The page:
I loved how basic the action was. It was very evocative of the late 80’s-early 90’s style. Yeah though, the action-comedy is tilted more towards the comedy as typical of Shane Black films. Also, how cool is it to see Keith David in a semi-major movie?
I’m not going to say Man With The Iron Fists is great, but I enjoyed it enough. It was probably a little overlong, maybe because I watched the director’s cut on DVD. It’s fun to look at, and even occasionally beautiful. The CGI gore is beyond awful and makes it look like some sort of “ironic” parody, which is a shame because you can tell it’s super sincere, especially the spiritual aspects of it (I thought the flashback was the best part, and I thought it was significant how it had the RZA both kissing a bible and living as a monk in a Buddhist temple). I think if it had practical effects on par with Riki Oh, I would recommend it without reservation.
I’ve really come around on CG blood. It’s kind of endearing now.
the only 007 films i’ve seen are ‘goldfinger’ and ‘on her majesty’s secret service’ and i only marginally enjoyed the latter, so i don’t have much of an attachment as well.
i like skyfall i guess because it’s so focused on the myth of james bond while not feeling like a deconstruction or self-satire thing or whatever. it’s like, i don’t know, a sculpture of a film. time’s moving on, mr.bond! you’re becoming a relic of the past. all the odds are against him, but when it’s [action scene] you get this stoic, unbelievably believable demonstration of skill and this taciturn posture and, i don’t know, power. it’s like he’s barely a human being, but like, in a quasi-poetic way?
the theme song really helps branding images in your head too, so there’s that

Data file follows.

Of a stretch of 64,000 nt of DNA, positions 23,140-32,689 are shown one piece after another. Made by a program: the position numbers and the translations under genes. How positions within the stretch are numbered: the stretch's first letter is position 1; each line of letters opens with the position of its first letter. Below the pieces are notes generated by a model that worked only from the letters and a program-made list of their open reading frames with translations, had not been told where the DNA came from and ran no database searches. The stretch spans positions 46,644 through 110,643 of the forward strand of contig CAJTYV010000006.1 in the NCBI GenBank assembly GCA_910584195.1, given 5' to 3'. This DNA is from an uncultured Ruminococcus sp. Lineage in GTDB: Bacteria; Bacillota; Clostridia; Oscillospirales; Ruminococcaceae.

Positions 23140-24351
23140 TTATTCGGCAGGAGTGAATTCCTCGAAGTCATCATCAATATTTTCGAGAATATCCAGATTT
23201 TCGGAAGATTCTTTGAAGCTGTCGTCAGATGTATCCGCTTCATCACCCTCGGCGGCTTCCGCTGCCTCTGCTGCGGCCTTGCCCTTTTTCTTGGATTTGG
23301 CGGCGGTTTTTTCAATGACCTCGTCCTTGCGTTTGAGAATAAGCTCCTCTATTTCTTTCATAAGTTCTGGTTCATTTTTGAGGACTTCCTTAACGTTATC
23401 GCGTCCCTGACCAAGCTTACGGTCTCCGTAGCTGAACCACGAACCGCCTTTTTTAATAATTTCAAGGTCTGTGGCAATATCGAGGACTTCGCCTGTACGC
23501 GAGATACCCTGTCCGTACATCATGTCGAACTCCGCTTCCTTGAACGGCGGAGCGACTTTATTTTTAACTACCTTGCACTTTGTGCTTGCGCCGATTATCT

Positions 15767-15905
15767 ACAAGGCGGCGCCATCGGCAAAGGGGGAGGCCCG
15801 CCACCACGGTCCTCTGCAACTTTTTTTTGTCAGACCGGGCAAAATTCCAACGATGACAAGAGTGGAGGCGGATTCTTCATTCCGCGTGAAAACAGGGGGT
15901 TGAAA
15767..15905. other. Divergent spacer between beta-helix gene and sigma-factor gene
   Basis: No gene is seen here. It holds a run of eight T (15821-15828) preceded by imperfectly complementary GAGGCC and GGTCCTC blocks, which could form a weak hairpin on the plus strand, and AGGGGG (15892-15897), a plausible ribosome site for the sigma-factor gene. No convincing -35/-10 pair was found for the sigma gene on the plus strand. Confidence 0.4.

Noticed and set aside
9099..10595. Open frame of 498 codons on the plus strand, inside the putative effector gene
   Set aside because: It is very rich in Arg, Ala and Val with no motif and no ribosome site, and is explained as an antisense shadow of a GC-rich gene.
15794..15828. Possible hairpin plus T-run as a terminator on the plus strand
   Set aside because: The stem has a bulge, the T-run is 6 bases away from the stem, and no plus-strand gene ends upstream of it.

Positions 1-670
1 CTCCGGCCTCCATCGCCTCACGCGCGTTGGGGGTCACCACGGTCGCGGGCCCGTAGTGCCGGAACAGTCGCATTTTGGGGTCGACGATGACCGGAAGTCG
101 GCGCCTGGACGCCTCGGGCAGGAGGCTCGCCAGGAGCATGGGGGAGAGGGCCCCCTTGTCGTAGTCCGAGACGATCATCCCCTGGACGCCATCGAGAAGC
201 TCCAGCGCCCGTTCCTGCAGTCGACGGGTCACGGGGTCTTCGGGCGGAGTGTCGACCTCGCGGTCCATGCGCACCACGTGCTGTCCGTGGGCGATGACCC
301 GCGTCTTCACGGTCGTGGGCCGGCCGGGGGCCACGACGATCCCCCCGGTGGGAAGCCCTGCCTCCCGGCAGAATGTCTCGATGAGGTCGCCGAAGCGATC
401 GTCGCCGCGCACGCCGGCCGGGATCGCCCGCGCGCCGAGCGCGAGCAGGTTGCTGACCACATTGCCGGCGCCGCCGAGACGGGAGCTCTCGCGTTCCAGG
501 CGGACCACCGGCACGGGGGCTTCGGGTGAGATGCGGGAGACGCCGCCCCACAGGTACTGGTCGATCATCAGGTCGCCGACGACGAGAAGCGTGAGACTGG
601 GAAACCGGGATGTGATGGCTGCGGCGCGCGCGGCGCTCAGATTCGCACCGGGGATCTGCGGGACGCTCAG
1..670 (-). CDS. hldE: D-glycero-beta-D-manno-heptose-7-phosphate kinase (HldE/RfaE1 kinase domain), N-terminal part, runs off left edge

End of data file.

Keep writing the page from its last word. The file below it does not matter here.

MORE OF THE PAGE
The song is great. I saw it in IMAX when it came out and that title sequence was just gorgeous.
kung fu killer is the Good 10’s donnie yen movie
he isn’t in that scene though lol
also i don’t know if the “ACTION” is good but Drug War is great
I keep seeing Drug War on top 10 lists of action movies in the past 10/20 years but I have yet to actually sit down and watch it. Maybe this weekend.
it’s pretty grim just as a general warning
I do appreciate that. I seem extra sensitive to that sort of thing lately.
Drug War messed me up for days after watching. That climax, yeeeeeesh.
I didn’t love Dredd. Watched it last night. I liked the aesthetic more than the action. It has shots where there’s jagged blue and purple fixed pattern noise running across the screen with cherry red digital squibs bursting against this lime green haze. I also appreciate the deadpan ironic authoritarianism.
If I were making some kind formal list I’d probably put it on though, I’m not super interested in having a catalogue of just my idiosyncratic taste.
Oh man I thought I was alone in finding the action kind of dull
I thought the action in Dredd was universally considered second to every other aspect of it, personally.
the action in Dredd (and most of the good parts of that film too) are just a clone of PWSA’s resi movies, it’s just nice to see someone other than him doing action type cinema that is so interested in architecture.
you just convinced me to watch dredd